gnupg / rsa padding question



using rsa, assuming N=4096, e=65537

how large must the padding be to maintain security against a known
plaintext attack?


specifically, with regard to gnupg/pgp messages done with a 4k rsa key,
and a 256 bit symmetric algorithm,
the session key is a string of 64 characters, composed of { 0,1, ...
, 9, A, B, ... , F }

if the padding added to the session key, is a large string,
then,
how much of that string can be used as a steganographic channel to
contain an additional message, and still maintain enough padding to
keep the entire message secure?

i.e.
the minimal p' so that ( k + m + p' ) = ( k + p )
where
k == session key
p == quantity of padding currently typically used when encrypting a
session key to a 4096 rsa key
p' == minimal amount of padding really necessary for securely
encrypting to the same 4096 rsa key
m == message string added along with new minimal amount of padding,
so that what is being encrypted to the 4096 rsa key remains the same
size, and indistinguishable, from a typical session key that would be
encrypted to the same key


if ( p' ) is small enough to allow for an ( m ) large enough to encode
a detailed communication,
then this could be utilized for a practical and undetecable,
steganographic channel in gnupg,
with good plausible deniability.

it could work like this:

[1] Alice and Bob share a new keypair, generated by either of them and
securely sent to the other, but neither of them ever publicizing or
uploading the public key,
(call this keypair 'Stan' to indicate the encrypted steganographic
channel).


[2] Alice sends a plausible decoy message (call it 'decoy.txt' ) to
Bob using the following gnupg command:

gpg --hidden-encrypt-to Stan --encrypt-to Bob --sign decoy.txt

(a 'plausible decoy' message == a message with mildly private enough
content to plausibly warrant encryption, but not really important
enough that either Bob or Alice would mind revealing if forced to by
the authorities)


[3] instead of ( k + p ) being rsa encrypted to the Stan key, it is
really ( k + m + p' ) that is encrypted

( this would either need to be done manually,
or by modifying gnupg to allow manual entry of a selected session key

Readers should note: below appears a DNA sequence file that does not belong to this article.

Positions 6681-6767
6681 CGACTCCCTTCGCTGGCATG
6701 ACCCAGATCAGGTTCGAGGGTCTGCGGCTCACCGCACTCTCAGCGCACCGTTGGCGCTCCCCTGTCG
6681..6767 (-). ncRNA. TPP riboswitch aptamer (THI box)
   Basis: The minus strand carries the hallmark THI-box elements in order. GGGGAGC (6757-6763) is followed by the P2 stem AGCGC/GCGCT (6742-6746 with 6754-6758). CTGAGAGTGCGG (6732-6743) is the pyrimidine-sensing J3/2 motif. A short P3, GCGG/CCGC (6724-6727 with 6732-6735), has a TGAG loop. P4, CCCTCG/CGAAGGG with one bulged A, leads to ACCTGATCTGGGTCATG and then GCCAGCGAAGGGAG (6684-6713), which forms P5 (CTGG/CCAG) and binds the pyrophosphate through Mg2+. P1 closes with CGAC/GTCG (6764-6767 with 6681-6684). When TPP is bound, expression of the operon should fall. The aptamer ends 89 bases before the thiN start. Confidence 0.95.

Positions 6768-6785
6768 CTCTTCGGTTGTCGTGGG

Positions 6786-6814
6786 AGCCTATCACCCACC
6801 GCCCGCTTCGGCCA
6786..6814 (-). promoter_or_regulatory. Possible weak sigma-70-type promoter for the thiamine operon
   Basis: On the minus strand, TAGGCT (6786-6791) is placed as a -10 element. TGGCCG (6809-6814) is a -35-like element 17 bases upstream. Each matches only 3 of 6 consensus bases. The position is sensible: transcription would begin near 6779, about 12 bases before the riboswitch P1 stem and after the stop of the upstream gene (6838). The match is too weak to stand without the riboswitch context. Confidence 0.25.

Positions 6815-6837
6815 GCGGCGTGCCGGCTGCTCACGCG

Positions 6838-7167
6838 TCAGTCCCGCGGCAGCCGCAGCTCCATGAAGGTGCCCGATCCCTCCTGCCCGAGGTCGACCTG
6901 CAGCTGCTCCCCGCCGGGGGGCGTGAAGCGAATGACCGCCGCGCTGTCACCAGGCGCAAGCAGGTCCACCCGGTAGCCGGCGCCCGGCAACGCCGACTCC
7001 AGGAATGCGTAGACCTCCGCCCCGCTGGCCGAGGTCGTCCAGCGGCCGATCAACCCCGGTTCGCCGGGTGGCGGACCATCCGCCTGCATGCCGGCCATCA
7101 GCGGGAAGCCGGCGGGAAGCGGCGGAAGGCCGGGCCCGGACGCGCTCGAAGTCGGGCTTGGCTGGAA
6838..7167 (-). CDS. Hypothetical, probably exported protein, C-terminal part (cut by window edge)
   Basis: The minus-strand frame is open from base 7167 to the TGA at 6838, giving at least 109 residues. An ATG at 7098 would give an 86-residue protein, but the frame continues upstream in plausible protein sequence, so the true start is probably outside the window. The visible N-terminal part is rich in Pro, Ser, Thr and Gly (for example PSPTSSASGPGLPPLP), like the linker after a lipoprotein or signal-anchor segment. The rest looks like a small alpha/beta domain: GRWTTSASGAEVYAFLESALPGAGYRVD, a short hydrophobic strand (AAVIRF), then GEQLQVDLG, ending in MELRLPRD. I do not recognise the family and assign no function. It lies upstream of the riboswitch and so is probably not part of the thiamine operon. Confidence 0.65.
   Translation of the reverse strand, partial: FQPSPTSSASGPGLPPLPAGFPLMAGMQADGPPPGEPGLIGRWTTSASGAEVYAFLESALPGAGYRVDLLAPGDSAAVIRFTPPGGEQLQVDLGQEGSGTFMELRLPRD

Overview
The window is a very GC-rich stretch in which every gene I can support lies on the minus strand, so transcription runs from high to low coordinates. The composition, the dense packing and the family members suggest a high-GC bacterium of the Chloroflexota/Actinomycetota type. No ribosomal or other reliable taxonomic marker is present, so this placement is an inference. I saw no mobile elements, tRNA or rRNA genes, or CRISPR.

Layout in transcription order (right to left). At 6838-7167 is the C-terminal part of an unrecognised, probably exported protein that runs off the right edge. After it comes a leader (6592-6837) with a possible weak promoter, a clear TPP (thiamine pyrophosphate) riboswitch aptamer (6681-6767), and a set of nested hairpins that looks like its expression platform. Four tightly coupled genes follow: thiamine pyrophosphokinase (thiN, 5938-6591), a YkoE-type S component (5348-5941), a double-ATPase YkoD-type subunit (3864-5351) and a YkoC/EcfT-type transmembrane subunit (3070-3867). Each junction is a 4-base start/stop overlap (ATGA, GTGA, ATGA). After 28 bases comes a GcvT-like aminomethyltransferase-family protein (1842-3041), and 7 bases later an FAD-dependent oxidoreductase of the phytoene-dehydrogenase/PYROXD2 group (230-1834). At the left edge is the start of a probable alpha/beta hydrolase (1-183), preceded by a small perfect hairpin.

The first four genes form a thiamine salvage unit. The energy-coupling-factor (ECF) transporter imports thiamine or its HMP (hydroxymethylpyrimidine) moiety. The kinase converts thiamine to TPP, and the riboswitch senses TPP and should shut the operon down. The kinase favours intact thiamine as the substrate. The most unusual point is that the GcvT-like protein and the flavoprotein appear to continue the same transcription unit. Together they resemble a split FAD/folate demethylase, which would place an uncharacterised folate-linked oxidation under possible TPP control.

for each public key
it would be encrypting to, and then selecting ( k ) for the Bob key,
and ( k + m ) for the Stan key.

( k ) would be gotten by encrypting and then decrypting a test message,
and using the gnupg option of '--show-session-key' .

this would ensure the ( k ) is still appropriately random,
and gnupg would then add ( p ) and ( p' ) the same way it does now
when encrypting a session key to two separate public keys. )


[4] Bob receives a message encrypted to Bob's key, and also to an
anonymized key, which he claims he does not know whose key it is,
but assumes it to be Alice's key, that she encrypts to by default,
using the gnupg option of ' --hidden-encrypt-to Alice' .

in reality, Bob expects the anonymized key to be Stan's, which he then
decrypts, obtaining
( k + m ).

if pressured by the authorities, either/both Bob and/or Alice can
give up ( k ) allowing the authorities to decrypt (only) the
symmetricly encrypted 'decoy.txt'.


[5] as no one other than Bob or Alice has Stan's key,
then Bob can assume reliably upon decryption of a ( k + m ) from
Stan's key,
that ( m ) came from Alice, and vice versa,
eliminating the need to use up space in ( m ) for a signature.


the questions now are:

(a) what is the approximate size of the minimal ( p' ) that would be
necessary,
and therefore the maximal ( m ) that could be concealed?

(b) can this also work for dh keys,
and if so,
would ( m ) be more or less than for an equivalently sized rsa key?

(c) would this steganographic scheme *really* work,
[with the understanding that gnupg would have to be modified to allow
for encryption and decryption of ( k + m ) ],

or did i overlook something really critical ;-) ?


TIA,

vedaal

.



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